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Civil War News (1863-64)
Articles Transcribed from The Bay City Press And Times newspaper.
Newspapers owned by the late Harry Pierson - Contributed by Rick and Linda Pierson
  • by Marvin Kusmierz (February 2005)

  • THE BAY CITY PRESS AND TIMES
    No. 1 - Vol. 5Bay City, Michigan, Saturday, October 17, 1863.$1.50 Per Annum.

    Advertisements --
    Solid advertisements will be inserted in the
    BAY CITY PRESS AND TIMES
    at the following rates:
    1 Insertion, 7 cents per line,
    2 Inseriton, 10 cents per line,

    Displayed advertisements inserted at double those rates.

    The space accepted by five lines of solid type will be allowed each line in displayed advertisements.

    Legal Advertisements done at Statue Rates, and payment in Advance required.

    Payment in Advance will be required for all Advertisements from abroad; also for all advertisements done for those with whom we have an account. This rule will be stictly adhered to.

    SHOW US A NEWSPAPER whose columns are at crowded with New Advertisements, and we
    will show you a community alive with business enterprise. The age is a moving one. A man that stands still in these "latter days" will, in a short time, find himself behind his competitor.

    No communication will be inserted unless accompanied by he Author's name.

    Persons receiving this paragraph specially marked will know that the time for which they subscribed has expired.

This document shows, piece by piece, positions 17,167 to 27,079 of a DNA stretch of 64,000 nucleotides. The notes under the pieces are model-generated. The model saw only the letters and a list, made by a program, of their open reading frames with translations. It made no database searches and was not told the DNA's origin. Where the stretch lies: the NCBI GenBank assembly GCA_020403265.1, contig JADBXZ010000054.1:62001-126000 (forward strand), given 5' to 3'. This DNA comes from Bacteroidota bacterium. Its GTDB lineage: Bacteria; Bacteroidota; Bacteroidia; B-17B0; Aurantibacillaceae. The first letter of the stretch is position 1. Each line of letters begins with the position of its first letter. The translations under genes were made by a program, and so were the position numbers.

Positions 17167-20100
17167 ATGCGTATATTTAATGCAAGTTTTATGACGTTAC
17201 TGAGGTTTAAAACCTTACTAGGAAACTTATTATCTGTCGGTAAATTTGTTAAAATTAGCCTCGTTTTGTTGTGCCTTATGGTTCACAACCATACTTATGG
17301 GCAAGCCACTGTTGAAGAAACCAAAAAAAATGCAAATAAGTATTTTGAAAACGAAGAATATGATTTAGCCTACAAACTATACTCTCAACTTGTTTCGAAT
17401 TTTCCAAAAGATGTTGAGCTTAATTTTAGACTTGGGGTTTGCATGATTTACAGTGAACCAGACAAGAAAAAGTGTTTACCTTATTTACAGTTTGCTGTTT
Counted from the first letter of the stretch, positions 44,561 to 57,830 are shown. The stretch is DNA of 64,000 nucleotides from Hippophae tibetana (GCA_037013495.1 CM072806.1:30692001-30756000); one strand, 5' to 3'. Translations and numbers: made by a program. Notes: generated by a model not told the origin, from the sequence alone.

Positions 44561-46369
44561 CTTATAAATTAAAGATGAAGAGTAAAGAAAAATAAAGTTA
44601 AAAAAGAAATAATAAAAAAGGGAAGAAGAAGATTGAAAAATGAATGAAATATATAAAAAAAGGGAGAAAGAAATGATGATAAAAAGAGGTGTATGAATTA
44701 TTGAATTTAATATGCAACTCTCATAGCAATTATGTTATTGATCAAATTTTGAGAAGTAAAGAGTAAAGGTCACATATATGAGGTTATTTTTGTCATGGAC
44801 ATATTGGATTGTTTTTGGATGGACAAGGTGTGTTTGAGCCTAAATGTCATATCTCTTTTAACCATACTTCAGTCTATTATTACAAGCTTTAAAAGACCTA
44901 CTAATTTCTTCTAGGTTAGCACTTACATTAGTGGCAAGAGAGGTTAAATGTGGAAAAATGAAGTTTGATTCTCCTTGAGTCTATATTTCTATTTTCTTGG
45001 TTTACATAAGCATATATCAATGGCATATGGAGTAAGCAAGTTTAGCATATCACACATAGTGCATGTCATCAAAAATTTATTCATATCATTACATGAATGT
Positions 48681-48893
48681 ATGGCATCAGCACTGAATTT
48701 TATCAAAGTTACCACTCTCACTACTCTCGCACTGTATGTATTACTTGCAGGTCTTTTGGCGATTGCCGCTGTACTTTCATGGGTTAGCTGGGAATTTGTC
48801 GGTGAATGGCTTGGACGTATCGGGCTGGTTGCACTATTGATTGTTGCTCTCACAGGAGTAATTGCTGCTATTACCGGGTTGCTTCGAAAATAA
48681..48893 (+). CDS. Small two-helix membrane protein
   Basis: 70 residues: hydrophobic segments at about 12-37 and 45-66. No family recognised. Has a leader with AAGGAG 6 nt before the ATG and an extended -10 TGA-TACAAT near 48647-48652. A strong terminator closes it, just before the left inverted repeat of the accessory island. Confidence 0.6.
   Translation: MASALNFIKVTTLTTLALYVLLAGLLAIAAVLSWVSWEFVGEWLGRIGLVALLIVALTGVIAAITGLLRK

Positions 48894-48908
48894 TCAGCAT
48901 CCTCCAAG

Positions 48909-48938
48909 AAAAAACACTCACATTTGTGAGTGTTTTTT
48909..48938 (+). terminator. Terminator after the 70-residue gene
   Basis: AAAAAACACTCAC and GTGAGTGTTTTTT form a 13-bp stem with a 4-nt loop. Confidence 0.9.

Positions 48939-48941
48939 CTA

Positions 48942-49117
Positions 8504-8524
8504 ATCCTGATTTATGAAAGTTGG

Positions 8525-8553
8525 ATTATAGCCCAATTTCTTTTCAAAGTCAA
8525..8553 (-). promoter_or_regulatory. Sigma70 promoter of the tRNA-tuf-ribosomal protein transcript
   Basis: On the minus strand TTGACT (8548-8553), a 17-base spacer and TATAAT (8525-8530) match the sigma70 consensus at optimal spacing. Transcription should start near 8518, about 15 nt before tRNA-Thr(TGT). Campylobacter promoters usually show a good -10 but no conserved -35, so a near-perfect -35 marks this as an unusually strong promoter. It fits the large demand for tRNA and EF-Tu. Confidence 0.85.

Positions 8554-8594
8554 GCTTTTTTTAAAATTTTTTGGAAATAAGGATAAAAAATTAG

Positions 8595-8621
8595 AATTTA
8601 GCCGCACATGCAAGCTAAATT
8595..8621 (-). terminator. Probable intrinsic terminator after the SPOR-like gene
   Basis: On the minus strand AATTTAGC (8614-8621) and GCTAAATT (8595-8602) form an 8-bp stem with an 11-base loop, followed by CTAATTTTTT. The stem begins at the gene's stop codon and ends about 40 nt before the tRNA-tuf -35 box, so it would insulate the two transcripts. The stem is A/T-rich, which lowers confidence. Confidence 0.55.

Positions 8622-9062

We respectfully solicit the advertising patronage of men in all parts of the county, assuring them that it is a matter of no small importance to attract the attention, and thus gain the custom of this large and growing community. Prompt attention will be paid to all communications addressed to the publisher.
    WE ARE NOW PREPARED to execute in the latest test styles, and on the most reasonable terms.
    POSTERS HANDBILLS and SHOW CARDS.
    BUSINESS and VISITING CARDS.
    CHECK NOTE and RECEIPT BOOKS.
    LEGAL BLACKS, LABELS, LETTER HEADINGS
    ENVELOPES &c. &e.
    W. A. BRYCE, Publisher.


    Corner Fourth and Saginaw streets.

    {View} Larger size of above image.
    {View}
    Photo of newspaper.)

    About the Bay City Press and Times

    The left column is a recreation of the typical information information provided in each of the paper for its advertisers. This information usually appeared on the first page in the left-hand column at the top. Above is a photo showing a full page of the paper. (Click to enlarge it.)

    Civil War and history buffs will enjoy the content of this Civil War News section which covers issues of The Bay City Press And Times from October 17, 1863 (No. 1 -- Vol. 5.) to October 1, 1864 (No. 62 - Vol. 6.).